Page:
The interactions with employers, members and beneficiaries are mostly focused on payments and information exchange. In an era of bitcoin ATMs and the ability to do most things via your smartphone, the most prominent forms of exchange for pensions are too often still cheque and paper. Fit for purpose end-to-end process automation, electronic payments, electronic rollovers or employer self-serving are only a few examples that would make a fundamental contribution to industrialisation. I sat on an Australian Government working group to design such solutions, and the benefits are substantial. Empowering members with self-servicing platforms or integration into online banking are also good examples of the customer being put in the centre, which should, ultimately, reduce costs. I have been involved in designing and implementing a few of those solutions. They drive the “retailisation” and industrialisation of pension and retirement systems. Unfortunately, pensions and retirement have been seen by many as special or too complicated, limiting the impact of delivery innovation and industrialisation, which transformed many other industries.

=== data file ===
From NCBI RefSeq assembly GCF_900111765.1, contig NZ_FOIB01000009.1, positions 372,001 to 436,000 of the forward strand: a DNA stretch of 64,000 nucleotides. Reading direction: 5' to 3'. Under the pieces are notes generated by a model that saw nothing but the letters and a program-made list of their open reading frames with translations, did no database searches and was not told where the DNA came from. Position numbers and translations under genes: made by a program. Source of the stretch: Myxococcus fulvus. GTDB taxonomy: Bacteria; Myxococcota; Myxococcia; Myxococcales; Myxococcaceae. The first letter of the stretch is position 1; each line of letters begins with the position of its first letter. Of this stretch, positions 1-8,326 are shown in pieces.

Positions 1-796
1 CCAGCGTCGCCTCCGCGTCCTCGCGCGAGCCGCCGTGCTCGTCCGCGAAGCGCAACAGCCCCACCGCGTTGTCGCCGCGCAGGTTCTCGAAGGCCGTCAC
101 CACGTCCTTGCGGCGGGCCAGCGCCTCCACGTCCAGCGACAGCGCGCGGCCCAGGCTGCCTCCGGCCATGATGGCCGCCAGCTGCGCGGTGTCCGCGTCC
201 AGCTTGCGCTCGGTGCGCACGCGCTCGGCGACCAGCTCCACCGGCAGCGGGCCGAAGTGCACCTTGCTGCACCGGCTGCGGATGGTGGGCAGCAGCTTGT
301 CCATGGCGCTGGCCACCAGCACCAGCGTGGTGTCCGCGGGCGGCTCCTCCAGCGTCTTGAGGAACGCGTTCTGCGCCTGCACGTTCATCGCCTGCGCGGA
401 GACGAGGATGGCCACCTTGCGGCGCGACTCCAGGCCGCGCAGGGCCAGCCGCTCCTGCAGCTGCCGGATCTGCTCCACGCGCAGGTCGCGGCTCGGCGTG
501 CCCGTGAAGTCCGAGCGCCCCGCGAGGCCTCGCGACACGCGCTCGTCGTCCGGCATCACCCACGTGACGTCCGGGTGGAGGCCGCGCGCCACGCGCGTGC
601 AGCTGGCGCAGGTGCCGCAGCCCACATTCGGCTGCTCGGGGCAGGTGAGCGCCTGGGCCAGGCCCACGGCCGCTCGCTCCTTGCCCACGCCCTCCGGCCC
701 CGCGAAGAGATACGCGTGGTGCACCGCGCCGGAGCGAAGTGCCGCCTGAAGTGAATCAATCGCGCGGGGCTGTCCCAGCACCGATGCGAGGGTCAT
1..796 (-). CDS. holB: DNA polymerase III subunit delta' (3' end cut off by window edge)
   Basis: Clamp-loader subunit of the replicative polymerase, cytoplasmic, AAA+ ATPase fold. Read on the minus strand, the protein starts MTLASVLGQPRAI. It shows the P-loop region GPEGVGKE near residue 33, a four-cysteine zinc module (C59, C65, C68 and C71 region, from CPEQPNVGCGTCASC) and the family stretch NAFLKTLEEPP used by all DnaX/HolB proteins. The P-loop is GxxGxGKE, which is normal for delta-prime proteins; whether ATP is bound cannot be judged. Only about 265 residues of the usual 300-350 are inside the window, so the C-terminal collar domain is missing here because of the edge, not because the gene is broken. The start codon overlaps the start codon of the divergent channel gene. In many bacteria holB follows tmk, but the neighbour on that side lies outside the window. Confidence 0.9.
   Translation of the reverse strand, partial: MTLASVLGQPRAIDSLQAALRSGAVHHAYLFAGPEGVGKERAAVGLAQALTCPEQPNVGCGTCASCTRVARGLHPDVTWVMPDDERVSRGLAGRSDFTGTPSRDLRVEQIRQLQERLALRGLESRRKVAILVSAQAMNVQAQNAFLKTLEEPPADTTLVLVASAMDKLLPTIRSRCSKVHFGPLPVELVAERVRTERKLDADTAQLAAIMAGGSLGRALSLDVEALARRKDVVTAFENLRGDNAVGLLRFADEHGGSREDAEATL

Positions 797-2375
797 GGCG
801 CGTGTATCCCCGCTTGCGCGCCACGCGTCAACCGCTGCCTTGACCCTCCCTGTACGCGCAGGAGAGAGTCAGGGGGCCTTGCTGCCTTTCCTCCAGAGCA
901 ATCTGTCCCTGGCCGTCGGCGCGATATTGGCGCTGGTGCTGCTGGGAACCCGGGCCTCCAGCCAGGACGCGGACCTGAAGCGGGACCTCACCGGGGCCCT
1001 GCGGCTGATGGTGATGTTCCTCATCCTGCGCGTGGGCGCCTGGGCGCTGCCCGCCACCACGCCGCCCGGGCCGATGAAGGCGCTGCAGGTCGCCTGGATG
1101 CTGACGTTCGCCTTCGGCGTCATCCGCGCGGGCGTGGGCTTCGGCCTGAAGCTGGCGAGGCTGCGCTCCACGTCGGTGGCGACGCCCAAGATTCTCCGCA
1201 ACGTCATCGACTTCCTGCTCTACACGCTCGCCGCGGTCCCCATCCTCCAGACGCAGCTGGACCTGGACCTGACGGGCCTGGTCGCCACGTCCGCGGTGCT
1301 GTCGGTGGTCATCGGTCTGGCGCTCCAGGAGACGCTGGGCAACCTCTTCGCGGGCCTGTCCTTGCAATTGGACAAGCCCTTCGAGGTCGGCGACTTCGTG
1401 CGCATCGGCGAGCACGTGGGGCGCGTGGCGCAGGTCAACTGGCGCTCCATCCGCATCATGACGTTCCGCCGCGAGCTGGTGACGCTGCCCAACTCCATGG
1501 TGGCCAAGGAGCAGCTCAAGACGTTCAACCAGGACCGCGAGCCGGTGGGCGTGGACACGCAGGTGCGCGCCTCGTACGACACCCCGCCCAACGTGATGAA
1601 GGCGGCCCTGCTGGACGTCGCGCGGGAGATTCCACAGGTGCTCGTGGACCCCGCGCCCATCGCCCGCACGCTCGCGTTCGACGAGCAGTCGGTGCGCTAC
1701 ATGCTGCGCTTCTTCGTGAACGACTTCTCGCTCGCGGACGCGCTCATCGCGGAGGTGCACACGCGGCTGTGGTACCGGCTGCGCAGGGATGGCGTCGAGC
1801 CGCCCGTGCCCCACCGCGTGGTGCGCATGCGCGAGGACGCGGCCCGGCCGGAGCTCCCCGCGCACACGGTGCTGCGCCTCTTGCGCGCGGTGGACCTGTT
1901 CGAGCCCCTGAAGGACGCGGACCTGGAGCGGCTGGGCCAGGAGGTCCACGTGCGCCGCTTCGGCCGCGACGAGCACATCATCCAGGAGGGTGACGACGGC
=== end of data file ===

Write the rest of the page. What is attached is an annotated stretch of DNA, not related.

Q: Why is this important now?
The GFC highlighted many pension and retirement challenges. Those challenges included sustainability as well as investment losses which generated widespread attention. It also raised public debate about member decision-making, governance and fee levels in many countries. This debate challenged confidence in pension and retirement systems. Confidence is critical in any long-form saving vehicle. Addressing sustainability challenges may take time to deliver tangible results, but fundamental improvements on these key dimensions of delivery will enhance the member experience. Existing delivery practices of using paper and manual payments in many countries offer significant opportunities, e.g., cost and fee reductions or member empowerment. Acting on these aspects now may support restoring public confidence. But, this is only half of the story.
Q: What is the other side of the story?
“Many pension and retirement systems are focused on restoring public confidence. Industrialisation helps in this process.”